Our participation at the Alameda County Fair was a resounding success. Our genealogy booth has proved to be very popular with the Fair Patrons. One of our greeters discovered that a family comes by every year to put pins on the map to show where they were born. We were there for seventeen days, from 11 in the morning to 8 o'clock at night. Besides L-AGS, fourteen other organizations were represented by volunteers working at our booth.

Return to Table of Contents

James Fish Descendant Chart

Sometimes It's Just Dumb Luck!

By Mary Dillon

1. James Shelby Fish (1790/NC-1858/KY)
   m. Sarah Lake Roberts (1790/VA - 1862/KY)
      2. Marenda W. Fish (1813/KY - 1853/KY)
          m. (Judge) John Evans Carson (1806/KY - 1876/KY)
             3. Joseph Joplin Carson  (1842/KY - 1926/OK)
                 m. Emma Smith Stouffer (1849/KY - 1945/OK)
                      4. George Miller Carson  (1873/KY - 1935/OK)
                          m. Florence Ruth Smock  (1871/IN - 1927/OK)
                               5. Joseph Smock Carson  (1904/OK - 1992/AZ)
                                   m. Dorothy Alice Lowder (1906/KS - 1996/AZ)
                                        6. Mary Carson  (1947/CA - )
                                            m. Michael Dillon (1947 - )

Sometimes all our researching isn't as productive as just plain dumb luck. In December of 2004 my sister got a call from a woman in Oklahoma City letting her know our father's cousin, Jim Carson, had died in July. Though both my sister and I had sent him letters regularly and had tried to see him the last time we were in Oklahoma City, in 2000, he would never respond to us and, as we found out later, told his friends that he had no living family. We had never met his second wife and hadn't seen Jim since our father died in 1991. Luckily my sister's name was on a bank account and that led a very nice woman named Judy to track her down. Judy and her husband had befriended Jim and his wife in their later years and made sure they were taken care of and moved into a nursing home when the need arose. So they were very surprised to find Jim did have family that cared about him and that he had closed us out for some reason.

This past May we finally were able to fly back to Oklahoma City to go over Jim's final papers that Judy had saved. His financial 'estate' was negligible and we signed it over to Judy for all she had done. His furniture was just old, not noteworthy, but Judy had realized there were numerous family photographs and other items that should stay with the family, so she was thrilled to find us and have us retrieve them.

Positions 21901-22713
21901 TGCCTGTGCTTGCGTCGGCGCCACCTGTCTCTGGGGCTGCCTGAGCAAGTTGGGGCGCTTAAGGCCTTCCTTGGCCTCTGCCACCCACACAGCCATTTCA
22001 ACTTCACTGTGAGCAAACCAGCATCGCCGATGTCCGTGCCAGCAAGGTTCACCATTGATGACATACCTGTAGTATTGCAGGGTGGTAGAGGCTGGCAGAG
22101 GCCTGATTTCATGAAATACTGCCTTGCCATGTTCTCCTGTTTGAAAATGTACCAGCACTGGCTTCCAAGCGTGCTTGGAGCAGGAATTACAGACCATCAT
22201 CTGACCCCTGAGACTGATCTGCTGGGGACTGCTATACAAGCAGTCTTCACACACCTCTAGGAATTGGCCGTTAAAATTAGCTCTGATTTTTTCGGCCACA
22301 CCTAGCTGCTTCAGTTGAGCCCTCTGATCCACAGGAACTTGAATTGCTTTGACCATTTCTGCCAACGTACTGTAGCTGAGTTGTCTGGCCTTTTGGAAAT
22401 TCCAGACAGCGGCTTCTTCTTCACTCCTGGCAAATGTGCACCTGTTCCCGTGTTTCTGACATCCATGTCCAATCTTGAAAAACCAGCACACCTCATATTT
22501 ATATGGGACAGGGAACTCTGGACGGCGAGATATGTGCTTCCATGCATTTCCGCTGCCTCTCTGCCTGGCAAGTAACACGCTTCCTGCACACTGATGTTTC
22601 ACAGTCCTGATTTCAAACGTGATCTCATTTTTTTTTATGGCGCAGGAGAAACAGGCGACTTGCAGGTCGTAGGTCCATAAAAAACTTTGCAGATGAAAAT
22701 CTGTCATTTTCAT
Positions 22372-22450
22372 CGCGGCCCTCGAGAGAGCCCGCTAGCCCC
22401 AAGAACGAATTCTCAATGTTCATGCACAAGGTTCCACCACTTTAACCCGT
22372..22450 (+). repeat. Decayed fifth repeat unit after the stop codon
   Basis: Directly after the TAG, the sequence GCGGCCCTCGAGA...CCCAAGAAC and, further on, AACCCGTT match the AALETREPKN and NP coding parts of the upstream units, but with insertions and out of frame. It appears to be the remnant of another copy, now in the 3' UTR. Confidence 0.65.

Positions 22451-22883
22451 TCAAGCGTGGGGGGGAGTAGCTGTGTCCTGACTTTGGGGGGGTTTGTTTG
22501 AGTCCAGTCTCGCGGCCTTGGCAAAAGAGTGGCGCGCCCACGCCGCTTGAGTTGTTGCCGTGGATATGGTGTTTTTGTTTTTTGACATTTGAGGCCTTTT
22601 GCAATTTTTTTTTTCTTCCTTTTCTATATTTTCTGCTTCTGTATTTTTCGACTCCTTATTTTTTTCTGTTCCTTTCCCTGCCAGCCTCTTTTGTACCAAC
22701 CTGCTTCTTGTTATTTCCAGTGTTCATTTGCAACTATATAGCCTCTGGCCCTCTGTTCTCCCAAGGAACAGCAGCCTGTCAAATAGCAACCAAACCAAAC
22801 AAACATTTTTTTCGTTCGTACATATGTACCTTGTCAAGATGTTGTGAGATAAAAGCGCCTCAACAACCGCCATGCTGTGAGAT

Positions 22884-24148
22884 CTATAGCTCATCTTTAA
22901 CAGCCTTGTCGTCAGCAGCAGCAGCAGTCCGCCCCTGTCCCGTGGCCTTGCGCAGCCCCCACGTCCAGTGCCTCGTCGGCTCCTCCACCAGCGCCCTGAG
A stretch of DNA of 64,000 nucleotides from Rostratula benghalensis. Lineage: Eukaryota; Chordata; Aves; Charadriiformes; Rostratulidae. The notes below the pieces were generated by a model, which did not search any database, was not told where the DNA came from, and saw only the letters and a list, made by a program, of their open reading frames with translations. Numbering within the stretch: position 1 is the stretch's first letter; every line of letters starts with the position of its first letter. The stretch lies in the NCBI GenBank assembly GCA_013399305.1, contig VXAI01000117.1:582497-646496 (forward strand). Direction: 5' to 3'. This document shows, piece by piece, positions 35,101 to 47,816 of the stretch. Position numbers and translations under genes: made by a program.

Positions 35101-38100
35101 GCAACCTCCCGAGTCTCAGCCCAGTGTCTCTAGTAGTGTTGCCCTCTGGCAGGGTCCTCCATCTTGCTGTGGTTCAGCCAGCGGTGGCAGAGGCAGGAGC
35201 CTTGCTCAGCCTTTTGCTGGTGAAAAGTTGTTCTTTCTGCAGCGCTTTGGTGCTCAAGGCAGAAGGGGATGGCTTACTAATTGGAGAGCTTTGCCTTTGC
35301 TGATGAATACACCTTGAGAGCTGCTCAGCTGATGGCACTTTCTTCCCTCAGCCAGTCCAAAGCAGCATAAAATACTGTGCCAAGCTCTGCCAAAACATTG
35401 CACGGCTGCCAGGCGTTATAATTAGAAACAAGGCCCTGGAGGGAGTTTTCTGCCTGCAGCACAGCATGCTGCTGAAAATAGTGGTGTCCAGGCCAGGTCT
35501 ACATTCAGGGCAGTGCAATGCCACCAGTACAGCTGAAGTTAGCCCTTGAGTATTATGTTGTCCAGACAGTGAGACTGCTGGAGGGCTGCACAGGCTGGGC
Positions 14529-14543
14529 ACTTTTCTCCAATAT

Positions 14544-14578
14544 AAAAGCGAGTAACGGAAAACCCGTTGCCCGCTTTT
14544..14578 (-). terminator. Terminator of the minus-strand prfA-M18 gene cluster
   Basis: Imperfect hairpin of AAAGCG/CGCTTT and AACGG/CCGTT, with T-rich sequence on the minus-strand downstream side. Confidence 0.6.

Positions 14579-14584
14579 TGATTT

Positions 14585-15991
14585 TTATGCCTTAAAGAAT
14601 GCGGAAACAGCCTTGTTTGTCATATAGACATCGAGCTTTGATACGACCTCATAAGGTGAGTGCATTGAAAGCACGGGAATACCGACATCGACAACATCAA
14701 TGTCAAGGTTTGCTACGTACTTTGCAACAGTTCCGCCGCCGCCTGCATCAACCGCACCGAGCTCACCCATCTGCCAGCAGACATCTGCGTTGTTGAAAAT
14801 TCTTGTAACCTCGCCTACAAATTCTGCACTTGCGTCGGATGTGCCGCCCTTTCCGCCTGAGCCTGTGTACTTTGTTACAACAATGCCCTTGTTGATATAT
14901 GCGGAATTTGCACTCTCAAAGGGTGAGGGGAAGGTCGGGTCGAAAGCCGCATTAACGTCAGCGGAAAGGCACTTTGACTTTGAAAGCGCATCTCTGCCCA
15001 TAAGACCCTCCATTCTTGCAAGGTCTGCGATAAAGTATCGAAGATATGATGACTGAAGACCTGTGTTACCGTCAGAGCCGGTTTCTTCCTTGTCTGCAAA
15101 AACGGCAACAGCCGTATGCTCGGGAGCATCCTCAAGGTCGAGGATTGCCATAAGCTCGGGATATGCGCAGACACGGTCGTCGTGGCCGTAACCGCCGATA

On Saturday morning when we arrived at Judy's house we found a delightful, caring woman that we instantly liked. She had everything hauled up from her basement and ready for us to go over. In the next three hours we found everything from old coins (the oldest being an 1813 British pence), deeds for cemetery plots for Jim's parents and our great-grandparents, old maps and family papers, to an obituary for our great-grandfather that I'd given up hope of finding because the newspaper had burned and no place in the small town had a copy from 1926. There were a number of old photos of Jim's family and a genealogy of his mother's family. The best was a photo from 1915 of our great grandparents with their four children and spouses and all the grandchildren. It has our Dad at age 11 with both his parents. I was just ecstatic with all this new information, but the best was yet to come.

James_Fish_p4.jpg (70388 bytes)

After we finished with all the photos and papers my sister picked up a portrait that was framed in carved wood. I didn't recognize the gentleman in it, so figured it was probably part of Jim's wife's family as numerous photos had been. But when she read the name on the back I knew I'd found the greatest treasure of them all. The name was James Fish. I know from my research that James Fish (7/5/1790 – 6/22/1858) was the father of my great-great grandmother, Marenda Fish who married Judge John Carson in Crab Orchard, Kentucky in 1839. James Fish had owned a tobacco plantation and was a prosperous man. A few years ago, when my husband and I were in Kentucky, we had found the graves of James Fish and his wife Sally Roberts Fish on their farm – and we also found their original two-story log home built in 1812! That had been exciting enough, but now I have a portrait of James, something I would never have expected to find.